If you’re participating in NaNoWriMo this year, don’t let me stop you! NaNoWriMo does a lot of good. The writing challenge encourages you to start something new, to follow ideas and brainstorm. And during the challenge, you get the extra motivation to write more than normal. Motivation is great! But there’s a small beef I have with NaNoWriMo, and that’s the word count goal. In this article I bring you four alternative methods to track your progress.
For the uninitiated, the traditional writing challenge is to write fifty thousand(50,000!) words of a brand new novel in November. In 2017, over 400,000 writers participated in the challenge, fostering and connecting a large community. That’s wild!
Writing 50,000 words in 30 days is hard. Doable, but hard. Although the organization lets you create different goals for its Camp programs in April and July, NaNoWriMo in November is all about the 50,000 word goal. But is a word count the best way to track progress?
Well, it is a way. Don’t get me wrong, I love seeing that number go up, especially on the NaNo line graph. It’s satisfying to see my total progress increase when I’m drafting, but sometimes I work on my story for an hour and my total word count only goes up by 200 words. What was I doing for all that time? I feel unproductive, but that’s because word counters only track one aspect of writing: the word count. And this is where my beef lies.
So much of the writing process isn’t “writing.” How can this be? How can writing be anything other than adding words to a page? Let’s imagine a situation together:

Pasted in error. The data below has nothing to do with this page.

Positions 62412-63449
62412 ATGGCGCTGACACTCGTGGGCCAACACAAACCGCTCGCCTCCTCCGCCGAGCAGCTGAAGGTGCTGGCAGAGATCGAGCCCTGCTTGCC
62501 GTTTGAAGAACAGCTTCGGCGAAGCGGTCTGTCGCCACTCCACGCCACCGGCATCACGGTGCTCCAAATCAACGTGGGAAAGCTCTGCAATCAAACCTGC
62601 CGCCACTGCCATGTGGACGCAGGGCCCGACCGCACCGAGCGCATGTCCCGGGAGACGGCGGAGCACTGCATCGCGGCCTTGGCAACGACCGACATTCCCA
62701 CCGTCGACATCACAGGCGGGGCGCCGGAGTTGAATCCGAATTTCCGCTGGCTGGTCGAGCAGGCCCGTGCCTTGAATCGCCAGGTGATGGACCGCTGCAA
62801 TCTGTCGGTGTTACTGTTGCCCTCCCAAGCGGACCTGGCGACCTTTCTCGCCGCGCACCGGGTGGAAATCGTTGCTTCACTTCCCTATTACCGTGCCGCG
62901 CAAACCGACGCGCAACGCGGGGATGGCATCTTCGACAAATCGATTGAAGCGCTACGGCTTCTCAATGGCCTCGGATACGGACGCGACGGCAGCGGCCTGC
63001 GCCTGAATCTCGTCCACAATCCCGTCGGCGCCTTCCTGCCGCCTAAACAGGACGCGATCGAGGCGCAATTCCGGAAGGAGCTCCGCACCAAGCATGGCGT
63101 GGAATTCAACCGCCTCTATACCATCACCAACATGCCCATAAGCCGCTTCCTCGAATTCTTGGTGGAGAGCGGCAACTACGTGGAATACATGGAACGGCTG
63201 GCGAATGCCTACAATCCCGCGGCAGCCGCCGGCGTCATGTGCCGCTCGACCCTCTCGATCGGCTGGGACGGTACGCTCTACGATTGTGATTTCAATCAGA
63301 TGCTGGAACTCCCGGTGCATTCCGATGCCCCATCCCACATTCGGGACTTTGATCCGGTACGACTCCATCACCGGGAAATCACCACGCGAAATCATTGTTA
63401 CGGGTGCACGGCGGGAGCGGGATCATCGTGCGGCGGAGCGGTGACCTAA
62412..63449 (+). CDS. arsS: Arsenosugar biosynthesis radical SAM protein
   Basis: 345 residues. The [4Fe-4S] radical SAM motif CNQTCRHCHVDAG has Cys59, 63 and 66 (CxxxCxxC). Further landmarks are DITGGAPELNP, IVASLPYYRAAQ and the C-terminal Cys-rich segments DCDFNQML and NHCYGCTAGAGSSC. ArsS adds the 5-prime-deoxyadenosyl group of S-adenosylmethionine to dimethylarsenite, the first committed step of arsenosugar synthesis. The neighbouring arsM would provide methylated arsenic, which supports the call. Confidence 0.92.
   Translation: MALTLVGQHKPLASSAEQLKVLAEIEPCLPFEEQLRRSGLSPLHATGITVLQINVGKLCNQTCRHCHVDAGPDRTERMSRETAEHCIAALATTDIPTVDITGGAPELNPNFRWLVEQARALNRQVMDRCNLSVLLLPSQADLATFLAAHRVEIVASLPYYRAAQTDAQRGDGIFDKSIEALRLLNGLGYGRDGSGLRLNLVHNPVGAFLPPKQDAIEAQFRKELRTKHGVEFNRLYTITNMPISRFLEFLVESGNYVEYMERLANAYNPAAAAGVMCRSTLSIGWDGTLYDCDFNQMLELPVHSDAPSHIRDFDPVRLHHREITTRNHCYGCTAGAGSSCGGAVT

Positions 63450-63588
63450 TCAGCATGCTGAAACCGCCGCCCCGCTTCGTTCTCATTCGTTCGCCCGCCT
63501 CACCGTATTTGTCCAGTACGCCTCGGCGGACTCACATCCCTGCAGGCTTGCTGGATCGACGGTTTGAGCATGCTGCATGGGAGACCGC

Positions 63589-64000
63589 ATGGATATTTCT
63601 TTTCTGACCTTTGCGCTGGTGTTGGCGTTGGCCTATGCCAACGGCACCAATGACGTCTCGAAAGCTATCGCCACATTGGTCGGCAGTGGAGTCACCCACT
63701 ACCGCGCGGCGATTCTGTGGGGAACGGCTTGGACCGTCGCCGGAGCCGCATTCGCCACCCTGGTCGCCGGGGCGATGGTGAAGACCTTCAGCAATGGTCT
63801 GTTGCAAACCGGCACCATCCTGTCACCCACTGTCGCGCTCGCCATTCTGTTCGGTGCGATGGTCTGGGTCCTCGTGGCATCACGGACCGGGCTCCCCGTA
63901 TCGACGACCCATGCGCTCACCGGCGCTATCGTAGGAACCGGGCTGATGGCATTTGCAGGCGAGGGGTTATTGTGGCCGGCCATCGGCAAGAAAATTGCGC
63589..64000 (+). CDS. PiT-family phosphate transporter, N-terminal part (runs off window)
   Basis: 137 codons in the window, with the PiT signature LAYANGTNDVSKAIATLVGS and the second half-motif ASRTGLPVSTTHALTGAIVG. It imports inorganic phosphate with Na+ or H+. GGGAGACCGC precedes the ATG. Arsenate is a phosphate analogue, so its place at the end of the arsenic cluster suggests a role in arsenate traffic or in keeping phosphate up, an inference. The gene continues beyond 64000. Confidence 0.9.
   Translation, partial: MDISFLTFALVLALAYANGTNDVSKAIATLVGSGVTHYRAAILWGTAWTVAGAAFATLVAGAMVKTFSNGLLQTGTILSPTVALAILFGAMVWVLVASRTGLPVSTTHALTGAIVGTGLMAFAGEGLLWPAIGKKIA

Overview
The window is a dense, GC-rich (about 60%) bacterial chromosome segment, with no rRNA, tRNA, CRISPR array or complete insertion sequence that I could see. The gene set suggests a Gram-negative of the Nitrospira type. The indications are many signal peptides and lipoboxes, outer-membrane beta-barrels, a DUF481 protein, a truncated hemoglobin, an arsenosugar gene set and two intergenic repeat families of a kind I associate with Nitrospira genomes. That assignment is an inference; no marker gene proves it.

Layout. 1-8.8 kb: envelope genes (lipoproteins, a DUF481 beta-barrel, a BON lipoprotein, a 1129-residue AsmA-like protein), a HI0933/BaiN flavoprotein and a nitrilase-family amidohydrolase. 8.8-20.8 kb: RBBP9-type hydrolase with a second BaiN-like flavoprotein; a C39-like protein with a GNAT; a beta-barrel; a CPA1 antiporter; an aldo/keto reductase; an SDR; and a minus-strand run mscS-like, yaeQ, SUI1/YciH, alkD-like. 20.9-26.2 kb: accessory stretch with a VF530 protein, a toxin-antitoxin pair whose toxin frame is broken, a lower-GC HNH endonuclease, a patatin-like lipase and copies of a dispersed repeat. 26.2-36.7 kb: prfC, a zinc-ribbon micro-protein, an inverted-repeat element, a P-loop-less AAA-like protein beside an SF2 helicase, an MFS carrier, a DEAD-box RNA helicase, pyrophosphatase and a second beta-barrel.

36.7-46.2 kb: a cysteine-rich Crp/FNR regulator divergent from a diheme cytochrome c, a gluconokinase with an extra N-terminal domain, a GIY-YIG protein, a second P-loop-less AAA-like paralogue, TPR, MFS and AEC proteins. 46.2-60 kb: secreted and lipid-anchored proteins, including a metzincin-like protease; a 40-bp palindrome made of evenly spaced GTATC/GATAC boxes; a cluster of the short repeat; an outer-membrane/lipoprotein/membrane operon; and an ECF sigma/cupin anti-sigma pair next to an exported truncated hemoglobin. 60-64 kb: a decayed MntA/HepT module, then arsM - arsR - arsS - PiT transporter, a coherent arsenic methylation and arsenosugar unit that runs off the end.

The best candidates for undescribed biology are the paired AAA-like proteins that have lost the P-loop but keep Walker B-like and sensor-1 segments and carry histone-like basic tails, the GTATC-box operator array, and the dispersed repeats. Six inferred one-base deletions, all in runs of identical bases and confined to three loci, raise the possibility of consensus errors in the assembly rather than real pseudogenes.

You write 500 words of your story in an hour. Later that day, you read your story for an hour and decide to delete 500 words elsewhere. Your total word count for today is 0. So did you do nothing?
I hope you agree with me and say the answer is no. Today you added words, read your story, and edited it. All of these actions are considered writing or “writing tasks” because they advance the story forward. Even if you wrote 500 words and deleted the same 500 words later, you still did writing.
So you did all this, and your word count still says 0. There’s got to be a better way to track progress on days when we outline, read, or revise our stories.
I know I can’t write 50,000 words this November. I’m swamped in classes and work and simply do not have time or the will to sacrifice my mental health just to achieve a big shiny 50,000, virtual confetti, and a winner’s certificate. Would I like to? Yes, I would like to win. But part of being a writer is knowing your limits and meeting yourself where you’re at. It’s going to be very easy for me to feel like I failed at the end of the month. But this November I’m not going to let that happen. I’m going to track my writing through the Check-In method instead of focusing on 50,000 words.
So if you’ve been feeling stressed out about the number of words you write, or you’ve been encouraged through writing challenges that the only way to track your writing is through a word count, let this be your sign to turn a new page and create a healthier mental relationship around your writing. Using one of these alternatives, or devising your own strategy, can make you less stressed about a number and more satisfied with your progress! I encourage you to try one of these methods during NaNoWriMo this year. Happy writing!
is a writer based in North Carolina. She attends writing classes of all kinds at UNC Chapel Hill and has a particular fondness for sharp imagery. In her free time, she drafts her own novels.